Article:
Commuters ride a train at McPherson Square Metro Station in Washington. (Ricky Carioti/The Washington Post)

Federal agencies have been urged to allow more telework and alternative work schedules for their employees during the current work on Metrorail.

In a memo sent late Friday, the Office of Personnel Management said it “strongly encourages agencies to allow affected employees to utilize various workplace flexibilities” through the project, which is scheduled to continue through Aug. 26.

It adds Metro “is advising that this will lead to extensive delays and crowding in the system” and has encouraged Orange, Blue  and Silver line riders “to use alternate transportation and to only use Metrorail if they have no other option throughout this period of track work.”

According to a Metro fact sheet, 35 Metrorail stations serve federal facilities, and 39 percent of peak-period commuters are federal employees.

In its memo, OPM, the government’s central personnel agency, reminded agencies about the policies they were told to put in place for the similarly disruptive 2016 SafeTrack project. “Ultimately, individual agencies are responsible for ensuring continuity of operations and are in the best position to determine which flexibilities are appropriate for their workforce,” the memo said.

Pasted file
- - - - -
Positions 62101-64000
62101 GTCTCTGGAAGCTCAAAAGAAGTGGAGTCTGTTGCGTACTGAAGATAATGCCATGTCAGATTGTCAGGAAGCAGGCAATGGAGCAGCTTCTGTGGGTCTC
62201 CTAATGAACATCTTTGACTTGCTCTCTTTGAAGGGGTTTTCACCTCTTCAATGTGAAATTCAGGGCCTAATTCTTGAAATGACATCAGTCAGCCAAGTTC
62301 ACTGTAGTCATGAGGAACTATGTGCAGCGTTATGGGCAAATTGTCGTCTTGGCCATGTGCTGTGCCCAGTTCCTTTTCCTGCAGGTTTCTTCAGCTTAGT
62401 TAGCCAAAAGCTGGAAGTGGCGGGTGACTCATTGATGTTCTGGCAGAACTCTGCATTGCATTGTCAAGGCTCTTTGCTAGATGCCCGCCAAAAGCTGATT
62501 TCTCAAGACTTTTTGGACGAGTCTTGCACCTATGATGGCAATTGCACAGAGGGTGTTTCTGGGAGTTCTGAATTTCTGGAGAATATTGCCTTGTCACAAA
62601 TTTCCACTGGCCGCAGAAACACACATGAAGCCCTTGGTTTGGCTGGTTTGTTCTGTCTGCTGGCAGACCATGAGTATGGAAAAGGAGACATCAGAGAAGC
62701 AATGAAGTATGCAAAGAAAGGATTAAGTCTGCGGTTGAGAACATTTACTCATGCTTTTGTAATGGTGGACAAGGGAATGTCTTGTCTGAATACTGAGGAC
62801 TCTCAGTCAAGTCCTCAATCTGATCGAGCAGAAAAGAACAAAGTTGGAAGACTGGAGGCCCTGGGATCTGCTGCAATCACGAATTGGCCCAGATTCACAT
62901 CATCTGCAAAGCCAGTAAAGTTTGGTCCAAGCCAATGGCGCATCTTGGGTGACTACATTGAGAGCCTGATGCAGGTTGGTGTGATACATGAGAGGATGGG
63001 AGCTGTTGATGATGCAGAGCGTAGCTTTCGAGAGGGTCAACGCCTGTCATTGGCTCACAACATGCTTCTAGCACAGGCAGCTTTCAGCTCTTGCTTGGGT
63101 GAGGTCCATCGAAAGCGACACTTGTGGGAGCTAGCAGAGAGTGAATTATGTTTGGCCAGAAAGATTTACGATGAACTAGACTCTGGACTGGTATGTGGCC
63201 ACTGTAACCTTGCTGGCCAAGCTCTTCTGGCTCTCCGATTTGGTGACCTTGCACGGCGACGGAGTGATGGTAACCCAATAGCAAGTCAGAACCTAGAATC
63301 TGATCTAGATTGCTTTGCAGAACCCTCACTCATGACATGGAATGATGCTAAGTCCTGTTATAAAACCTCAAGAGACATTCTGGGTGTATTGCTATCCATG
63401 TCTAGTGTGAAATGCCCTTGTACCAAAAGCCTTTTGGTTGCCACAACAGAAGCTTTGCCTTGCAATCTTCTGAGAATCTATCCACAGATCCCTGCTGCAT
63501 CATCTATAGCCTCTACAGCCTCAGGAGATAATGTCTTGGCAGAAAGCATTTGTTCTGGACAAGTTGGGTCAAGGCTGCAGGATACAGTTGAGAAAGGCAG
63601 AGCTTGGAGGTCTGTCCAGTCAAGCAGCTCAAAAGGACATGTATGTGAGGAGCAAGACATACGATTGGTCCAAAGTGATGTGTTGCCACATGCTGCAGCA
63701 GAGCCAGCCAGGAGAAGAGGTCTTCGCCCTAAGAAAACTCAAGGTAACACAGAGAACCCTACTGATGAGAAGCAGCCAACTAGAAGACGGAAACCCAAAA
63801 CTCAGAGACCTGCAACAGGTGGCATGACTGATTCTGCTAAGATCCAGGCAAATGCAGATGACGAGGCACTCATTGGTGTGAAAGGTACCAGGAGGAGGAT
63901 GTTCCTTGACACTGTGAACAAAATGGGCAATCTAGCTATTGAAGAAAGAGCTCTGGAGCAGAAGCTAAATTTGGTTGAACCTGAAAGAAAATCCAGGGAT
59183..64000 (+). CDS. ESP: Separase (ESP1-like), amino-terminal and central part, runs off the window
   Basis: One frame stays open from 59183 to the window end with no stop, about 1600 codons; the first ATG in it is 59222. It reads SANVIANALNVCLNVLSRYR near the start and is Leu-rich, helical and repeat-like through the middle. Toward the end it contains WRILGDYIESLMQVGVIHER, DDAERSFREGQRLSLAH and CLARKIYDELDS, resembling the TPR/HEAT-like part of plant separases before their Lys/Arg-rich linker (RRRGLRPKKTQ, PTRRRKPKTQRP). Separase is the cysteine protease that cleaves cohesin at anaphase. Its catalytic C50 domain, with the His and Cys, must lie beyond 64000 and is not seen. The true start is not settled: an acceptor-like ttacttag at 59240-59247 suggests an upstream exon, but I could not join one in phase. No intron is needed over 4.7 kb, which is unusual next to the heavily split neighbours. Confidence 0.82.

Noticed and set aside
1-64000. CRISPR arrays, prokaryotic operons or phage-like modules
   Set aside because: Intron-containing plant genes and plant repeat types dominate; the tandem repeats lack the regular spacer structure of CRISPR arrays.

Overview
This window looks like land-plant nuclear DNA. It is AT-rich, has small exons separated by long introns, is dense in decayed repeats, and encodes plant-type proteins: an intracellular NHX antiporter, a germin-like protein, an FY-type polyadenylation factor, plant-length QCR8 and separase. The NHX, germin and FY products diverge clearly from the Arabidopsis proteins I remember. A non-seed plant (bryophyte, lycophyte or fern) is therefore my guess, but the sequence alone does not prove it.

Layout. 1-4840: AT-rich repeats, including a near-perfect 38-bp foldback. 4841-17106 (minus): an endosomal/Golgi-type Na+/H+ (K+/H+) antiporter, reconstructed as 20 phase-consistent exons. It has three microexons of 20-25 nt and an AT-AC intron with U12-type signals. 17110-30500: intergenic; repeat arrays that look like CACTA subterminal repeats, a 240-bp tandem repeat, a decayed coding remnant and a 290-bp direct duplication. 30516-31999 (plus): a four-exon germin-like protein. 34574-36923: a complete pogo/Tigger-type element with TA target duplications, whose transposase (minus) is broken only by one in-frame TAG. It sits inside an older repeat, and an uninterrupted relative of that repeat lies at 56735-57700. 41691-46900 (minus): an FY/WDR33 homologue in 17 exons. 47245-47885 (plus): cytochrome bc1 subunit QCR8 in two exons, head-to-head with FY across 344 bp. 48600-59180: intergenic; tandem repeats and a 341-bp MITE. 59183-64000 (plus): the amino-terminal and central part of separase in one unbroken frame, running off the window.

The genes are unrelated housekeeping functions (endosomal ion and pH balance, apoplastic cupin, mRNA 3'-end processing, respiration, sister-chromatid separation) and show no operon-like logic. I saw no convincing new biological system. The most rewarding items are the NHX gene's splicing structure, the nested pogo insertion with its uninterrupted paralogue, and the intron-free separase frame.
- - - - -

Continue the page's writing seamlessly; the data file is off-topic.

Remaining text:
Federal agencies may allow employees to work on a variety of alternative work schedules so long as employees work 80 hours per biweekly pay period. They also may authorize telework on either a regular schedule or as needed if the employee’s position is suitable for it. OPM reported in March that such programs yield benefits both to workers and to their agencies, including higher performance, job satisfaction and commitment to stay with the government.

However, several agencies, including the Agriculture Department and the Education Department, have moved recently to limit their telework programs.